The US District Court Eastern District of Missouri [official website] on Wednesday unsealed an indictment [text, PDF] charging three men with providing material support to Somali-based Islamic terrorist organization al Shabaab [CFR backgrounder; JURIST news archive]. The October 21 indictment charges Mohamud Abdi Yusuf, Duane Mohamed Diriye and Abdi Mahdi Hussein with funding and providing materials to a known terrorist organization. The federal grand jury charged Yusuf and Hussein with allegedly transferring funds through a Minneapolis wire-transfer business where Hussein was employed to al Shabaab supporters in Somalia from 2008 to July 2009. The indictment details the care the men took to avoid detection, often breaking up transfers into smaller amounts and using code words. Diriye, who is believed to be in Kenya or Somalia, was charged with collecting the funds for al Shabaab. The indictment also mentions unspecified individuals who were allegedly complicit in the conspiracy to provide funding to the organization. Federal agents arrested [AP Report] Yusuf on Monday in St. Louis and Hussein on Tuesday in Minneapolis. Both men appeared in court on Tuesday. Hussein has since been released on bond. The indictments were unsealed the day after three other men were charged [indictment, PDF] in San Diego with providing support to al Shabaab.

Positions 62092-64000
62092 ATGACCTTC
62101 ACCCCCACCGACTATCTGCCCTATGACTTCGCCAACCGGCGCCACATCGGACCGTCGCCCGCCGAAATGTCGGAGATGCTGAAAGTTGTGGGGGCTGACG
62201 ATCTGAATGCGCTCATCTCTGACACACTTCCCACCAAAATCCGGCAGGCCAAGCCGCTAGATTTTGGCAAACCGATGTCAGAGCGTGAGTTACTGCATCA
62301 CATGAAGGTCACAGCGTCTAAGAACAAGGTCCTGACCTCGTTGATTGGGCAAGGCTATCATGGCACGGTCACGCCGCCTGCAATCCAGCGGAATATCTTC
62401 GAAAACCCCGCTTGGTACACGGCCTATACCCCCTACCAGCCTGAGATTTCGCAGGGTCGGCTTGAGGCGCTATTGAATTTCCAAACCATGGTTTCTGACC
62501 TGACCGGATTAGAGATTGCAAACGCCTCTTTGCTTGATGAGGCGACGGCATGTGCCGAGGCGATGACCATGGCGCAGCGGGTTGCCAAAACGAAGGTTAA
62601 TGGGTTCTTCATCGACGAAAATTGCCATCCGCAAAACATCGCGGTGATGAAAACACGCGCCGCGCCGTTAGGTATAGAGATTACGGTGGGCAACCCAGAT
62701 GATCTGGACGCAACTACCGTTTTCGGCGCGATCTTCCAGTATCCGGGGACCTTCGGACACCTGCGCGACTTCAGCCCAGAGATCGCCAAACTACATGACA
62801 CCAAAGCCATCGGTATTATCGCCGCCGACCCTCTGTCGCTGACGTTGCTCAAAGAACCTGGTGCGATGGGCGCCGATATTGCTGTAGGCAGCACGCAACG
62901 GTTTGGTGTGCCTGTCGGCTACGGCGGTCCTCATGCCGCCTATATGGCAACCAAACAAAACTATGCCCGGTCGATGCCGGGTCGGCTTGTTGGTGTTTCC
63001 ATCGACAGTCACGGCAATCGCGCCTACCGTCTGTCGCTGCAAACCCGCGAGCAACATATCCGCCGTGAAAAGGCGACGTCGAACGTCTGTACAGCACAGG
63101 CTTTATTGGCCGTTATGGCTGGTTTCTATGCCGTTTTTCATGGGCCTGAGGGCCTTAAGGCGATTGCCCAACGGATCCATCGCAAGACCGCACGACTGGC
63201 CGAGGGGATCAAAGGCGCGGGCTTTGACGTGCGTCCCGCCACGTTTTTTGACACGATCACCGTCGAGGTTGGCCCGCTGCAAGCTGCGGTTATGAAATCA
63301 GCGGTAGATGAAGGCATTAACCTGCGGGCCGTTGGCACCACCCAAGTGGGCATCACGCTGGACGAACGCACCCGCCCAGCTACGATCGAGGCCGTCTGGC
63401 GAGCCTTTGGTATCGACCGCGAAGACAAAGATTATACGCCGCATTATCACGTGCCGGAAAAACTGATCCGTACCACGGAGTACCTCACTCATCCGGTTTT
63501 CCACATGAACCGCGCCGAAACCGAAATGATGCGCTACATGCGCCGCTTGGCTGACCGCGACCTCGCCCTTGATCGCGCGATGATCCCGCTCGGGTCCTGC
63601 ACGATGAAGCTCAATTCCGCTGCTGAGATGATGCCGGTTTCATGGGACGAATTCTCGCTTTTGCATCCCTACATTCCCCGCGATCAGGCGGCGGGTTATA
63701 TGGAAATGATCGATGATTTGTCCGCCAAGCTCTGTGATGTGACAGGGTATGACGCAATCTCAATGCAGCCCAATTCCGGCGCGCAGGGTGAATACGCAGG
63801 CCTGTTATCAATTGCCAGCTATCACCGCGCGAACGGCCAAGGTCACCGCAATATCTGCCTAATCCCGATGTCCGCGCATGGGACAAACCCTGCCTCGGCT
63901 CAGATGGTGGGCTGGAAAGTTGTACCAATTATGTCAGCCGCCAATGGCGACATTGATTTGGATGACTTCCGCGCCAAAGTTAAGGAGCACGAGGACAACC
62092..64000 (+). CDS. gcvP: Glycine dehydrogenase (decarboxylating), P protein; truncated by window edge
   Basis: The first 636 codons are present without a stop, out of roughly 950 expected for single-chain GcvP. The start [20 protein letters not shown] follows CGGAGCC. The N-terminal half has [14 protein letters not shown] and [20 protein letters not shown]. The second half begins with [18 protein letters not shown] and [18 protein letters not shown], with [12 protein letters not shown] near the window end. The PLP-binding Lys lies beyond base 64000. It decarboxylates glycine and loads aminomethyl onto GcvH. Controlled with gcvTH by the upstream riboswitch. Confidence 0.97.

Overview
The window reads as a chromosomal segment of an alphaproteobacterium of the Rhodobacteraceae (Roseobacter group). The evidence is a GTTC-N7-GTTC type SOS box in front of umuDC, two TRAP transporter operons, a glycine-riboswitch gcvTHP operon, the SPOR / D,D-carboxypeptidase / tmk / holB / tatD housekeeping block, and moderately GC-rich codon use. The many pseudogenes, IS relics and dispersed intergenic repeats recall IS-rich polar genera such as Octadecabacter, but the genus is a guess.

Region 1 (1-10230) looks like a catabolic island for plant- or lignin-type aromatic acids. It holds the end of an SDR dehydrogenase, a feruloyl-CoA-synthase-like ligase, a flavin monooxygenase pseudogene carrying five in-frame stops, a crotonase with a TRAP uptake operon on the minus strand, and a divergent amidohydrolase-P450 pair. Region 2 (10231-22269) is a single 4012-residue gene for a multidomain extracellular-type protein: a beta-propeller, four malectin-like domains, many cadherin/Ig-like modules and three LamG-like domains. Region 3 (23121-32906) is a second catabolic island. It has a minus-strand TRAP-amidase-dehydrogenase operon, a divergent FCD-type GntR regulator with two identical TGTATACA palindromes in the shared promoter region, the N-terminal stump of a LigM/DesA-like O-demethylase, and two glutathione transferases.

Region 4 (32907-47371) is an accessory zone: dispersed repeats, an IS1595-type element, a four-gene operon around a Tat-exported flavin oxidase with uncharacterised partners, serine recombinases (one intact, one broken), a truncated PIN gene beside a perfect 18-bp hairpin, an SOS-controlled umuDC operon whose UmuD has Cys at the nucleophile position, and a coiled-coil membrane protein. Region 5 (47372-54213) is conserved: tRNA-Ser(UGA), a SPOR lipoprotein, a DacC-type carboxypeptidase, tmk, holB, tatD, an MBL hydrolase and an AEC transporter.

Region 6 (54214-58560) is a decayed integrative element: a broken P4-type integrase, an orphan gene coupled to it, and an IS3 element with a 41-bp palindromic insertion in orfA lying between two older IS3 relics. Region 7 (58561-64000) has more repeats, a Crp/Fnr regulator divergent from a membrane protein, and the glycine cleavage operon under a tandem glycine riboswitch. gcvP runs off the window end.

The government has increasingly targeted financial transactions in an effort to dry up funding for terrorist organizations. In September, a New York man was charged with providing funds [JURIST report] to a man who attempted in May to detonate a car bomb in Times Square. The indictment alleges that Mohammad Younis unknowingly transferred funds to individuals, including Faisal Shahzad [BBC profile; JURIST news archive], through hawala, a "value transfer system in which money does not physically cross international boundaries through the banking system." In August, the US Department of Justice (DOJ) [official website] announced that 14 individuals had been charged with providing money and funding to al Shabaab [JURIST report]. In April 2009, an Afghan man was charged financing terrorist activity [JURIST report]. Haji Juma Khan, who was already detained on charges of narco-terrorism, was accused of providing the Taliban [JURIST news archive] with proceeds from his drug operation with knowledge that the money would be used in terrorist activities in Afghanistan.